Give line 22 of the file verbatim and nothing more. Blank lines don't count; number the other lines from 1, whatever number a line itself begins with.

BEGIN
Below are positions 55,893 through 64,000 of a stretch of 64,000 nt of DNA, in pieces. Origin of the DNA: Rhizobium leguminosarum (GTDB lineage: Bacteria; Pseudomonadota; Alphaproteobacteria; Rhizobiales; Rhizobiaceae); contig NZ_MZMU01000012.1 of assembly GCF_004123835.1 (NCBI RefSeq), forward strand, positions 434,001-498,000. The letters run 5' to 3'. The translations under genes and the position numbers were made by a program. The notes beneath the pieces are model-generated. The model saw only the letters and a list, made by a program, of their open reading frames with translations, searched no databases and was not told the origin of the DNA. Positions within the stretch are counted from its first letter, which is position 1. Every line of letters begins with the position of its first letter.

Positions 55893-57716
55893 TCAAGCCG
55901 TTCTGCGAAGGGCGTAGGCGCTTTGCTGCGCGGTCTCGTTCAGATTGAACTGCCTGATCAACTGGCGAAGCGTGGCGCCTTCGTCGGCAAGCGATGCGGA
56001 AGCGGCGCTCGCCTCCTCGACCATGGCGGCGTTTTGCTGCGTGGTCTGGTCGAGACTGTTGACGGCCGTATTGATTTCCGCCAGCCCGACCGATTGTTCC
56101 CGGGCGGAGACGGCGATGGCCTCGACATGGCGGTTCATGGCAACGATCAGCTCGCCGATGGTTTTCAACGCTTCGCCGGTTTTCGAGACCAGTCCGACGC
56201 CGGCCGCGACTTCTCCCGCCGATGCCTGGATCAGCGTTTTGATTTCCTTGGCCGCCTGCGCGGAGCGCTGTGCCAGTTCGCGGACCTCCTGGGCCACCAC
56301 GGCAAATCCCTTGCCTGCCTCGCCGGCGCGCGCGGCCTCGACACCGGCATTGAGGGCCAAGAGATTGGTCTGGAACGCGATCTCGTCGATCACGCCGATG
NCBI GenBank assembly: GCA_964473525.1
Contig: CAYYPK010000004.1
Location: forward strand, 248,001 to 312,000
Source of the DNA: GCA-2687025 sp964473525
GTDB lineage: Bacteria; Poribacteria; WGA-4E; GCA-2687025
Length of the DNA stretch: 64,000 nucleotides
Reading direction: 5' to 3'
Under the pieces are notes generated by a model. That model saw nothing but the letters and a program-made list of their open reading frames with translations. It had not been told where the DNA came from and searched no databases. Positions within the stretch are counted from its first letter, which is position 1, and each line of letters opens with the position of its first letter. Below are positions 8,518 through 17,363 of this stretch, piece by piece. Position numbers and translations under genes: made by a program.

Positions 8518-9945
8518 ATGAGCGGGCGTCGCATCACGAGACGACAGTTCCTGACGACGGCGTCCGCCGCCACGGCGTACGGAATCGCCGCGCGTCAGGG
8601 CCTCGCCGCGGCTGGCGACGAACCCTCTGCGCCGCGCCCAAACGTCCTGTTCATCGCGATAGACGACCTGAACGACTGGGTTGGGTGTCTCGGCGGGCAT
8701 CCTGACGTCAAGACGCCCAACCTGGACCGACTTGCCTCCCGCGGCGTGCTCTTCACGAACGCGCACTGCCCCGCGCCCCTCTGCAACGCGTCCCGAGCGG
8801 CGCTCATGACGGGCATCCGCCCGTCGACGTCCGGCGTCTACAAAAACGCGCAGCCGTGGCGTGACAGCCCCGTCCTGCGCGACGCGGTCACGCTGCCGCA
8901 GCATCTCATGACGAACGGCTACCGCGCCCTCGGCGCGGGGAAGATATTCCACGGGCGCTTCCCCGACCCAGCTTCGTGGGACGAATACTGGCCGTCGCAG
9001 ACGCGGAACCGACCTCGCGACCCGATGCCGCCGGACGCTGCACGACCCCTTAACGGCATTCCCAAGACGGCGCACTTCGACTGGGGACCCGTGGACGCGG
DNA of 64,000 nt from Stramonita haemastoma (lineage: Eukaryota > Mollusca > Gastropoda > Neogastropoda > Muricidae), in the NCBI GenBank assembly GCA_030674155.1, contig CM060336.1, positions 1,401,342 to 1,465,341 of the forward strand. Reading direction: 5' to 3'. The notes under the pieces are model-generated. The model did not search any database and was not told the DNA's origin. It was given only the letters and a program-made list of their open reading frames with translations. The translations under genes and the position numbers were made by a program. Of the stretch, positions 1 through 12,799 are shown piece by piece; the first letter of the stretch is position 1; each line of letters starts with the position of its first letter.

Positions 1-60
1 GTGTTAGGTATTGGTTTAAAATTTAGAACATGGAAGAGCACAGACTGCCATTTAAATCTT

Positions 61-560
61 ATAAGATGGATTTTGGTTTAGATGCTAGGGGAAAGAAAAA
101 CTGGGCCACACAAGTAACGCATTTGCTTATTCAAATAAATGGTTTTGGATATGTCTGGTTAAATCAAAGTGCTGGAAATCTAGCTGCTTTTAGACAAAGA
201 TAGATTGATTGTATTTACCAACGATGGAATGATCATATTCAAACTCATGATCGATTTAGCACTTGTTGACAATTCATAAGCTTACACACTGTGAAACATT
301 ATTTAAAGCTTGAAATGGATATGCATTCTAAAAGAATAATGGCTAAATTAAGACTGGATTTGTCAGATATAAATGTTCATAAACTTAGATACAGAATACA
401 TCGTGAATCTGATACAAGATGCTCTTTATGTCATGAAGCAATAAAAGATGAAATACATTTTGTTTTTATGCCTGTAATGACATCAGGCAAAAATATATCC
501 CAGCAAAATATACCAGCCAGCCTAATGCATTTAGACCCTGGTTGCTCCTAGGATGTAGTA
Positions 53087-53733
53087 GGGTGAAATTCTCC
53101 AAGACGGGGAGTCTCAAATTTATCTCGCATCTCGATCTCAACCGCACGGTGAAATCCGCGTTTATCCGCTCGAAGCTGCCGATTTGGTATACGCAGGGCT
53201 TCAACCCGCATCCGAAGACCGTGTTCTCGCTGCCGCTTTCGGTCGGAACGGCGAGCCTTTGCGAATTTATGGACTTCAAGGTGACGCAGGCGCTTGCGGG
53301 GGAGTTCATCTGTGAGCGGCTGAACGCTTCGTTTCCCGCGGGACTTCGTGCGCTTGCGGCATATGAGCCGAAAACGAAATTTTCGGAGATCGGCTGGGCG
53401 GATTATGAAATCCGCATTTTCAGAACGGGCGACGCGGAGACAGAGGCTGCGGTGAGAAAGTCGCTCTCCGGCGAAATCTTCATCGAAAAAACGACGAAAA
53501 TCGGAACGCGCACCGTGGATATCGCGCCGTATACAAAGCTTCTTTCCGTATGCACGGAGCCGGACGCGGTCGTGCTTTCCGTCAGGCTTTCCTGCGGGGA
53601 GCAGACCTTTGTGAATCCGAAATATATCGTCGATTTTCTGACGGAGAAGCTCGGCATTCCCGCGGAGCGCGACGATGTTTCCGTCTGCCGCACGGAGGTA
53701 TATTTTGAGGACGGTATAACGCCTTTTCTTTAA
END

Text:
8901 GCATCTCATGACGAACGGCTACCGCGCCCTCGGCGCGGGGAAGATATTCCACGGGCGCTTCCCCGACCCAGCTTCGTGGGACGAATACTGGCCGTCGCAG